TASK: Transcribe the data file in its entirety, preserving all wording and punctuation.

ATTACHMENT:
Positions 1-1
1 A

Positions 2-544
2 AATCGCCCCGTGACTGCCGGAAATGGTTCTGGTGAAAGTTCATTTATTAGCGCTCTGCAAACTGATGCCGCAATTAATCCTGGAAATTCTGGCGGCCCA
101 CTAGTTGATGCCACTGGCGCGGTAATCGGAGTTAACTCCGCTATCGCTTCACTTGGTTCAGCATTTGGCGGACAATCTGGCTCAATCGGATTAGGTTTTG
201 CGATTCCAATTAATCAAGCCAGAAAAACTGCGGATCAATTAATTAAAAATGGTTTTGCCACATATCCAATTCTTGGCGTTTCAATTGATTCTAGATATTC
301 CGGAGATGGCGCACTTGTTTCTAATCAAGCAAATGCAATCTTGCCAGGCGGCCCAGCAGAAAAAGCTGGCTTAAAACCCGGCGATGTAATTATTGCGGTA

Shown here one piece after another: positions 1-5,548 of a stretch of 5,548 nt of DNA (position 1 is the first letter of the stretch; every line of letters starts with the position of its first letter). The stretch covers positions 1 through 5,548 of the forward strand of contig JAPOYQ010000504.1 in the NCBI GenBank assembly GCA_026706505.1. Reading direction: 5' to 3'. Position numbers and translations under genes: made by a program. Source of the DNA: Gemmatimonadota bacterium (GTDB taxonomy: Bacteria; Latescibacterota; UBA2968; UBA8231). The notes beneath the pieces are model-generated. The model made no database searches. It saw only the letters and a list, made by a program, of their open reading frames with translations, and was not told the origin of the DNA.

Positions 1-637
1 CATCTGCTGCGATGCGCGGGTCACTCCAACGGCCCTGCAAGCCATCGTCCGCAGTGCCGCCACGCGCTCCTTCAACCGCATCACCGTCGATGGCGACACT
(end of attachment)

Positions 1-1
1 A

Positions 2-544
2 AATCGCCCCGTGACTGCCGGAAATGGTTCTGGTGAAAGTTCATTTATTAGCGCTCTGCAAACTGATGCCGCAATTAATCCTGGAAATTCTGGCGGCCCA
101 CTAGTTGATGCCACTGGCGCGGTAATCGGAGTTAACTCCGCTATCGCTTCACTTGGTTCAGCATTTGGCGGACAATCTGGCTCAATCGGATTAGGTTTTG
201 CGATTCCAATTAATCAAGCCAGAAAAACTGCGGATCAATTAATTAAAAATGGTTTTGCCACATATCCAATTCTTGGCGTTTCAATTGATTCTAGATATTC
301 CGGAGATGGCGCACTTGTTTCTAATCAAGCAAATGCAATCTTGCCAGGCGGCCCAGCAGAAAAAGCTGGCTTAAAACCCGGCGATGTAATTATTGCGGTA

Shown here one piece after another: positions 1-5,548 of a stretch of 5,548 nt of DNA (position 1 is the first letter of the stretch; every line of letters starts with the position of its first letter). The stretch covers positions 1 through 5,548 of the forward strand of contig JAPOYQ010000504.1 in the NCBI GenBank assembly GCA_026706505.1. Reading direction: 5' to 3'. Position numbers and translations under genes: made by a program. Source of the DNA: Gemmatimonadota bacterium (GTDB taxonomy: Bacteria; Latescibacterota; UBA2968; UBA8231). The notes beneath the pieces are model-generated. The model made no database searches. It saw only the letters and a list, made by a program, of their open reading frames with translations, and was not told the origin of the DNA.

Positions 1-637
1 CATCTGCTGCGATGCGCGGGTCACTCCAACGGCCCTGCAAGCCATCGTCCGCAGTGCCGCCACGCGCTCCTTCAACCGCATCACCGTCGATGGCGACACT